Furthermore, companies should focus on promoting skilled women from within. Create a standard set of evaluation and promotion procedures that enable working women to climb the corporate ladder. While this can reduce the existing gender gap, everyone benefits from transparent evaluation and promotion procedures, not just women and minorities.
3. Offer flexible and supportive benefits to employees.
The McKinsey study found that employee burnout is one of the biggest stressors currently affecting women in the workplace. After the pandemic, women are disproportionately affected by burnout, stress and burnout than their male counterparts. In addition, 1 in 3 women said they considered changing careers or leaving the workforce.
Businesses can reduce stress by offering comprehensive benefits and more opportunities for better work-life balance, such as better access to childcare and greater acceptance of flexible working arrangements (remote work, hybrid work, and hours). flexible). This can reduce burnout among women and allow skilled mothers to play a more active role in business.
4. Create a diversity and inclusion training program.
Train your employees about what is and isn’t acceptable in the workplace. Ask your employees to participate in a diversity training program tailored to your company to address potential bias and prejudice within your organization. This can also encourage your employees to move from awareness to action in terms of partnership.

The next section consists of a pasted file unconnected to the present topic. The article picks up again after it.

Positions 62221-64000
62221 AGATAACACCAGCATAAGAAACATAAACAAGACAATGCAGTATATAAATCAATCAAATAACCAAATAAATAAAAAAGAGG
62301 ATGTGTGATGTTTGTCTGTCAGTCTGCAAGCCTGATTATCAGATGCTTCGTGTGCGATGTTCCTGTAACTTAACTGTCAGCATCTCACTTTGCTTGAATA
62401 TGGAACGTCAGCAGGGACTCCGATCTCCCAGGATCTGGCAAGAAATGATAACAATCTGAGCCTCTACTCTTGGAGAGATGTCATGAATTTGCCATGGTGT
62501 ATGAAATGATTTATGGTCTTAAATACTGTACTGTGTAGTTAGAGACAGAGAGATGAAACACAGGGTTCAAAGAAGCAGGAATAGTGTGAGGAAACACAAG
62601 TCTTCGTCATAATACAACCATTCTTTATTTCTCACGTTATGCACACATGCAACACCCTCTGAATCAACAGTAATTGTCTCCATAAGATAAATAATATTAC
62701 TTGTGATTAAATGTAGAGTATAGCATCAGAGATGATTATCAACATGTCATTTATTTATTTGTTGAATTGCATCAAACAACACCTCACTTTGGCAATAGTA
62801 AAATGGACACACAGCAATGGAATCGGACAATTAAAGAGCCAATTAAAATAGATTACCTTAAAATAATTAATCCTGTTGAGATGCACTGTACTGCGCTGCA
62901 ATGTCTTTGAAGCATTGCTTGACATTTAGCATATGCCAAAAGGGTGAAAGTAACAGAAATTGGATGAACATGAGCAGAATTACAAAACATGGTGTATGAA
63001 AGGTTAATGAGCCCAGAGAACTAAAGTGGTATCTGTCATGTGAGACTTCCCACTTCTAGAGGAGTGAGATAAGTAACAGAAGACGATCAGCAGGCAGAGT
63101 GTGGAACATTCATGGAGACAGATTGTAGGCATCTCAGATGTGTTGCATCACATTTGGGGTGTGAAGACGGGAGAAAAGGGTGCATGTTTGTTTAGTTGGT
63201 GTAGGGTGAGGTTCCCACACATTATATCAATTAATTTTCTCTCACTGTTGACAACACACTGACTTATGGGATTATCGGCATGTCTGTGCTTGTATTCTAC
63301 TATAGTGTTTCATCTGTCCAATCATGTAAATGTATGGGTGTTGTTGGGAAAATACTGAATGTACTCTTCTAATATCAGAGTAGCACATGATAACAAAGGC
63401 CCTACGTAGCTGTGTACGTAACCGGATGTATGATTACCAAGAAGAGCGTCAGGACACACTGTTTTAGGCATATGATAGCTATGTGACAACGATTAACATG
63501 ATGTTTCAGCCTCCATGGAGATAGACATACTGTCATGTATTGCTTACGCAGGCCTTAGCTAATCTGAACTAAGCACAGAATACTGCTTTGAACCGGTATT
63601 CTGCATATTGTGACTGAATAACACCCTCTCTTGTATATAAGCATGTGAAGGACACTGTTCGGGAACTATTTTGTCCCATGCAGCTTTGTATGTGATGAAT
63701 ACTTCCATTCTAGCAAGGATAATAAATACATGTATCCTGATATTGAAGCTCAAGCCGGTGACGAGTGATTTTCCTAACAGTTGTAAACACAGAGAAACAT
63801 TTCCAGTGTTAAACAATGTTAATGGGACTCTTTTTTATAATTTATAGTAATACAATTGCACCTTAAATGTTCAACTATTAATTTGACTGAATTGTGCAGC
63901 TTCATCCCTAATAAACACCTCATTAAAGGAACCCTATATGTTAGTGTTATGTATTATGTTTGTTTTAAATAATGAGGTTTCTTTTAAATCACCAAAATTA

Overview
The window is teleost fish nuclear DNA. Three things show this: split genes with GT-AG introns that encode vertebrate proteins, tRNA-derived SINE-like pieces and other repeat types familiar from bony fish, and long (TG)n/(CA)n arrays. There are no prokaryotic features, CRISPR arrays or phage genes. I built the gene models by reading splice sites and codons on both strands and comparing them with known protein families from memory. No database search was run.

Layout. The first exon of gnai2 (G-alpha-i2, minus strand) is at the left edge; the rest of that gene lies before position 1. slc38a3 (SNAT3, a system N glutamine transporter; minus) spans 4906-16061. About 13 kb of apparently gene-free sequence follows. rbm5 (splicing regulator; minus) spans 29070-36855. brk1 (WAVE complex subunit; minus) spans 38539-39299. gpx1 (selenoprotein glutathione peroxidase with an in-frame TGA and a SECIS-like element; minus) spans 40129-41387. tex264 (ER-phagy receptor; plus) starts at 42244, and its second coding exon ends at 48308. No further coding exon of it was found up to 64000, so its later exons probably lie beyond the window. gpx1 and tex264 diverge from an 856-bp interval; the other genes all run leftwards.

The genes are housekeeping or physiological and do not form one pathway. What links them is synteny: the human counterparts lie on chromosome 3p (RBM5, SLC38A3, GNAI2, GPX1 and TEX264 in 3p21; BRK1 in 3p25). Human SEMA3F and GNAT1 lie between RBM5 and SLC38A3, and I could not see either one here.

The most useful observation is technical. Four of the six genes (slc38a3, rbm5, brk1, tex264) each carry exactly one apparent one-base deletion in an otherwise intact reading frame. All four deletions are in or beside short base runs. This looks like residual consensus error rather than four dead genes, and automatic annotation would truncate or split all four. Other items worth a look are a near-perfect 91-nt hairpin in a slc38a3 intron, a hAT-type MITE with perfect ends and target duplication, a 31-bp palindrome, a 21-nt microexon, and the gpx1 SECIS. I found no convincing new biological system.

5. Hold managers accountable.
According to Price, companies need to become assertive about gender diversity and treat it as an integral part of their business strategies. He suggested linking supervisor bonuses to diversity and inclusion goals. “It is important for companies to monitor, measure and hold managers accountable for their diversity and inclusion efforts,” said Price. “If this important business metric is not monitored, we may never see any improvement.”
6. Build an inclusive corporate culture.
To bridge the gap, companies need to create a culture in which employees feel a sense of belonging and acceptance. They should focus on improving their cultures to increase inclusion and improve employee experience and engagement. In addition to creating gender equality, Price said promoting inclusion can stimulate innovation, retain valuable talent and reduce dropout rates.